Since banks and career agents manage nearly two-thirds of fixed-rate annuity assets for clients, they have a great deal of input regarding the fate of those contracts once surrender charges expire. That was the thesis of a research brief written by Matthew Drinkwater and Jafor Iqbal, both associate managing directors with LIMRA’s Secure Retirement Institute (SRI).
To get an idea of the scope of their management footprint, LIMRA reviewed statistics from the second quarter. At that time, banks controlled 40 percent ($166 billion) of the total $414 billion in retail fixed-annuity assets. Furthermore, in 2008 and 2009, banks sold roughly $60 billion in fixed-rate annuities, which means the five-year policies sold in those years are on track to exit their surrender penalty period this year and next. Another 40 percent are already beyond that stage. Therefore, banks are in “a unique position to influence fixed-rate annuity surrenders and sales in the next few quarters,” the LIMRA researchers write.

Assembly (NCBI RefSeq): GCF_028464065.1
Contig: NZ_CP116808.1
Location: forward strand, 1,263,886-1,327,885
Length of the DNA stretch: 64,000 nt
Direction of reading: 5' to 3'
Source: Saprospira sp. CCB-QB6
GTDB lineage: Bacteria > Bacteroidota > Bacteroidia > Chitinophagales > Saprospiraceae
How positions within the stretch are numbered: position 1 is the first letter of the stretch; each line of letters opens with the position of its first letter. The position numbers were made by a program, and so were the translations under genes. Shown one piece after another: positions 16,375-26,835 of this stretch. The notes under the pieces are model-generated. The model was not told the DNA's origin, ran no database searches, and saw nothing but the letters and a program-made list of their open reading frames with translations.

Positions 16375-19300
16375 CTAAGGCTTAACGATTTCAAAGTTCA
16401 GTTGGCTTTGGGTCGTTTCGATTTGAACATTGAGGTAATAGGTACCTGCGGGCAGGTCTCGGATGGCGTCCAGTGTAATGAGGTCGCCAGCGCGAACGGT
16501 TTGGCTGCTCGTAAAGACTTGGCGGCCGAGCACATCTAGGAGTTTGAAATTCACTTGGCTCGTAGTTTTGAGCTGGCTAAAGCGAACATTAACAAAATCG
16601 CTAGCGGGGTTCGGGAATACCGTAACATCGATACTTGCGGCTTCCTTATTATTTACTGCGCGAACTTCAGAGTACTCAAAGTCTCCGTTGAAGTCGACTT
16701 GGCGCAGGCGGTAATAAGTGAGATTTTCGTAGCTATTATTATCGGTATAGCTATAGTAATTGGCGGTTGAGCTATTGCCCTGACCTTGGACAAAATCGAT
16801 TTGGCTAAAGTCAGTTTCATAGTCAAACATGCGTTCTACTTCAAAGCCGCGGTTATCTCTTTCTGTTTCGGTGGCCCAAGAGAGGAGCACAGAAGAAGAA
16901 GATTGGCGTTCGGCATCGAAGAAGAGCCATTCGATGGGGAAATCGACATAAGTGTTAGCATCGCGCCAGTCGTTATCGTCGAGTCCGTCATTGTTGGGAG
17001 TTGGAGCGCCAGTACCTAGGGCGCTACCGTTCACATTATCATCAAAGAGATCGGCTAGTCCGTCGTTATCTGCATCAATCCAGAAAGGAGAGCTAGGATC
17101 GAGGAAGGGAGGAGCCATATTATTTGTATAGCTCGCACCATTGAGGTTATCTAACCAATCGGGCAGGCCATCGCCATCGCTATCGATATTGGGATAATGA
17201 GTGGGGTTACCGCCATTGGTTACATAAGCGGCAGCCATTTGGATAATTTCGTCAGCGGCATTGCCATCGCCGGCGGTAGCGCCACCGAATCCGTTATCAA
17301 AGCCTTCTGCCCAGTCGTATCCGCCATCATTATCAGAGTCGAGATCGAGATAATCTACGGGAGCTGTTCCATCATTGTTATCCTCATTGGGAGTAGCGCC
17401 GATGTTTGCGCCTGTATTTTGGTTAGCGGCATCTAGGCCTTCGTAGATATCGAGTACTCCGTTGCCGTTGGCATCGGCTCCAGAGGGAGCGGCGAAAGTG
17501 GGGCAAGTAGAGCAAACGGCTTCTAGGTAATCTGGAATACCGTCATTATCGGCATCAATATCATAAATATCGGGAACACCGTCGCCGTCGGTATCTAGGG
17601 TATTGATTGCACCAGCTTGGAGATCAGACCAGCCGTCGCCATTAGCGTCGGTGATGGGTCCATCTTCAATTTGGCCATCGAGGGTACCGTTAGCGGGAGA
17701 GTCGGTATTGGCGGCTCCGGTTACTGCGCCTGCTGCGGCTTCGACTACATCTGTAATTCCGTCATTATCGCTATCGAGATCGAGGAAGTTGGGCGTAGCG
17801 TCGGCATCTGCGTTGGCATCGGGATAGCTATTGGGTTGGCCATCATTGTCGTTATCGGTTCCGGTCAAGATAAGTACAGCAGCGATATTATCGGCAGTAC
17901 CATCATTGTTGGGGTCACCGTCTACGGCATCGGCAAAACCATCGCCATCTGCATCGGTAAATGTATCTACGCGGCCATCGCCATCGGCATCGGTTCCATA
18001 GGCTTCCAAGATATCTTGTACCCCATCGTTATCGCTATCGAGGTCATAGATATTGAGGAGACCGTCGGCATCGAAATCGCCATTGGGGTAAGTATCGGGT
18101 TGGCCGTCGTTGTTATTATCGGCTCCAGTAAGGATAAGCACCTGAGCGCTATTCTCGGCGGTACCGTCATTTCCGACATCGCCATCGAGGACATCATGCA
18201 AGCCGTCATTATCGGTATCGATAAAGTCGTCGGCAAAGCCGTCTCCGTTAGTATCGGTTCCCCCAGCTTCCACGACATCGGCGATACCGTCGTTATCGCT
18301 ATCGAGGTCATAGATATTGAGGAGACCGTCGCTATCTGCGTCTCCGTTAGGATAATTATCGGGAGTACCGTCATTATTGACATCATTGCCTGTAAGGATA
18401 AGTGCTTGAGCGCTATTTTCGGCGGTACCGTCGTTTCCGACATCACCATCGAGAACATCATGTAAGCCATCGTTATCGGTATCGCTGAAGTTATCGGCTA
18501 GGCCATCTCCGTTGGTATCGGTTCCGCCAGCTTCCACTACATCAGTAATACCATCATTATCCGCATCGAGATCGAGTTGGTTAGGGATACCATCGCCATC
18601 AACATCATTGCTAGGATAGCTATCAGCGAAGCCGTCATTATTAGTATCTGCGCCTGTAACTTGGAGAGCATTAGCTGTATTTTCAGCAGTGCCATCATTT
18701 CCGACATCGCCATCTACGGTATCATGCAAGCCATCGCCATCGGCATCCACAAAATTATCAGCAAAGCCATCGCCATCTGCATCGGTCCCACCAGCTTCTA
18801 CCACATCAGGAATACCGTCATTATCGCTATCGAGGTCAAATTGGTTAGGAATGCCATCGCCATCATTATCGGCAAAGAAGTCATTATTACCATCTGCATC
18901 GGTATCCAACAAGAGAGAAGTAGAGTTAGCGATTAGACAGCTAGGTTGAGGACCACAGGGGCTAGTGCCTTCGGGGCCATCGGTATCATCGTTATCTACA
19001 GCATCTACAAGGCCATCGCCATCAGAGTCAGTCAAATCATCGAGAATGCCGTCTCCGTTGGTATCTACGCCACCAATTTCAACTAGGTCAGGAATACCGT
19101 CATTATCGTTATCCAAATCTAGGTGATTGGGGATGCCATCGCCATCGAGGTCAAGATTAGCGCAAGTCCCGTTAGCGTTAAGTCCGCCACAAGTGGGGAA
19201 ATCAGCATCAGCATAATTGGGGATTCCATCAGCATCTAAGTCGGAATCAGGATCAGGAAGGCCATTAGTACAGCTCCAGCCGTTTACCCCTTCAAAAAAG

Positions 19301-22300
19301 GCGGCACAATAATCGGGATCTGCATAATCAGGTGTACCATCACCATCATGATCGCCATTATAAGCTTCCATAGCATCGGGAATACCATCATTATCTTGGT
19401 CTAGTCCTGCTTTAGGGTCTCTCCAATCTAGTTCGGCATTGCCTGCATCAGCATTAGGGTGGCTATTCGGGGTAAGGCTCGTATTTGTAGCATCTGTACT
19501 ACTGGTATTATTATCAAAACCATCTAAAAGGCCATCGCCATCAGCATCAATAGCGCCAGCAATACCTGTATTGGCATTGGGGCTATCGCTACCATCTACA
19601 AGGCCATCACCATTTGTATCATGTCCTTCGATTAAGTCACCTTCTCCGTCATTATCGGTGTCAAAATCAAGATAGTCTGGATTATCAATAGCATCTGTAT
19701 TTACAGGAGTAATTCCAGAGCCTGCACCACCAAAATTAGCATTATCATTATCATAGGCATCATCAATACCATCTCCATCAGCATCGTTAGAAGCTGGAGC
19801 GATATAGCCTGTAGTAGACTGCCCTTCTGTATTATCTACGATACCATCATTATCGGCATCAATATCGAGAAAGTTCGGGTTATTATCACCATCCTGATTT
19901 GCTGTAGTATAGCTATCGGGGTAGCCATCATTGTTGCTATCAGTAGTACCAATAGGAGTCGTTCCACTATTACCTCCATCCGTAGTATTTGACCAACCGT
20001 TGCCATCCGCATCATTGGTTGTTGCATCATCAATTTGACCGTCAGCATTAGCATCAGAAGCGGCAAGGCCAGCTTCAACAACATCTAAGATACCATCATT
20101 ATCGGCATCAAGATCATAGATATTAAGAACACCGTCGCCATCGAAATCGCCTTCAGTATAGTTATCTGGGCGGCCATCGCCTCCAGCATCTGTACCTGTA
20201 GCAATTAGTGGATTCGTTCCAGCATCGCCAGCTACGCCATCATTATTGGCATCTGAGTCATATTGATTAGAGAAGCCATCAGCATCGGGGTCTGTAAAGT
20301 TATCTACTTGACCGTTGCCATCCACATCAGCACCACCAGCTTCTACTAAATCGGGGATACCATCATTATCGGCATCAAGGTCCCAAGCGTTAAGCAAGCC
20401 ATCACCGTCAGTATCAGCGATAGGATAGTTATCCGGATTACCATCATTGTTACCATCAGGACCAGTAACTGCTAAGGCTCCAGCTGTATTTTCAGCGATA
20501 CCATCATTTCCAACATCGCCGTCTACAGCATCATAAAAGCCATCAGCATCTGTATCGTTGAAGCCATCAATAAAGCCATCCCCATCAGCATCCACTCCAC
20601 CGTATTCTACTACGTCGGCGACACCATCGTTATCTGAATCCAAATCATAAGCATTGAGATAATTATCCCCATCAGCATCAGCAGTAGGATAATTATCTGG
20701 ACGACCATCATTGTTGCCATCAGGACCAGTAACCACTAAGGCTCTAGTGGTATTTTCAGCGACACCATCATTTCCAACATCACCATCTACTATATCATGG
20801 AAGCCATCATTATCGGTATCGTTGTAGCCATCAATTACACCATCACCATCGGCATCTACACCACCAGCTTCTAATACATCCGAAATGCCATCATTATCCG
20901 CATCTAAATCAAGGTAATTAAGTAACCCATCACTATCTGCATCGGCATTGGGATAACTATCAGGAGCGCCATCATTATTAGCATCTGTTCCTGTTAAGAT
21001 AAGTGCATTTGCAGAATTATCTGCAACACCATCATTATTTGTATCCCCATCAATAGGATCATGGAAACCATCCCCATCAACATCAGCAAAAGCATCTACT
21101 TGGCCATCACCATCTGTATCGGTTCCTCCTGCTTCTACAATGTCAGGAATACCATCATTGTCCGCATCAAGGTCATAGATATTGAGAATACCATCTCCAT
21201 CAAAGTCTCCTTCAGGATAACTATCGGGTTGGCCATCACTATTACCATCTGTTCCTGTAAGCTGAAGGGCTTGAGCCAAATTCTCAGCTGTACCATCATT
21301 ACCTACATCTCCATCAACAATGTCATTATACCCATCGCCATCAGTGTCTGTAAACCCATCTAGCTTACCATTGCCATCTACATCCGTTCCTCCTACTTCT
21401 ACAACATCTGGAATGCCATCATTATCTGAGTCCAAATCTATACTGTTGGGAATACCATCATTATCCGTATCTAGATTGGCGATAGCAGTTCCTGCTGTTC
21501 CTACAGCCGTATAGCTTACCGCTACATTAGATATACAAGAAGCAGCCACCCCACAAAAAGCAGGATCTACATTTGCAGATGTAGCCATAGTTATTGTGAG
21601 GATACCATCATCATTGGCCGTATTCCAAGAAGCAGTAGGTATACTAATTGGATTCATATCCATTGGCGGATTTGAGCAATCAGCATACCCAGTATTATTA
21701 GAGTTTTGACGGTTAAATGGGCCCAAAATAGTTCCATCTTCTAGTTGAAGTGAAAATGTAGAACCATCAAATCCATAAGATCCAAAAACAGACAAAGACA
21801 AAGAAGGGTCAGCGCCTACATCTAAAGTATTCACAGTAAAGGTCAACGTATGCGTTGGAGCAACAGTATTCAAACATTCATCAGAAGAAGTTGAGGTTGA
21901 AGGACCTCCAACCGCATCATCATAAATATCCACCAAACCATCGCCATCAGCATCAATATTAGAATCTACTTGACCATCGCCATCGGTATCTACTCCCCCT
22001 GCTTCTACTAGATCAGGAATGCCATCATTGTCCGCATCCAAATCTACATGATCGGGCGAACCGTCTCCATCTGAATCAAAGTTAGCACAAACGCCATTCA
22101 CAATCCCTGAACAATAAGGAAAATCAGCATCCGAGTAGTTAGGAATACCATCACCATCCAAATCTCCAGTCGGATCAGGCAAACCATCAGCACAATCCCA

Meanwhile, career agents manage about one-quarter ($100 billion) in fixed-rate annuity assets. However, Drinkwater and Iqbal contend that it’s “unlikely they will recommend moving assets out of these accounts.”
Conversely, independent agents, independent broker-dealers and full-service national broker-dealers oversee 24 percent of fixed rate annuity assets collectively, yet they have other investment options to offer to clients on their platforms. That suggests those assets could bolt when the surrender charges disappear.
The LIMRA researchers highlight the fact that independent agents, independent broker-dealers and full-service national broker-dealers have higher cash value surrender rates for annuity assets without surrender charges compared to career agents. But, they have less of a potential impact on overall surrender rates because those three channels account for just 18 percent of total retail fixed-rate annuity assets without surrender penalties, the LIMRA researchers maintain.
Perhaps the most impactful factor that will influence surrender rates is how banks set long- and short-term CD rates. CDs and fixed-rate annuities typically compete for investor dollars in the same fixed-income realm. Though low now, surrender rates on fixed-rate annuities could rise if interest rates improve. If CDs offer better returns, carriers may have a more difficult time retaining their fixed-rate annuity assets, Drinkwater and Iqbal conclude.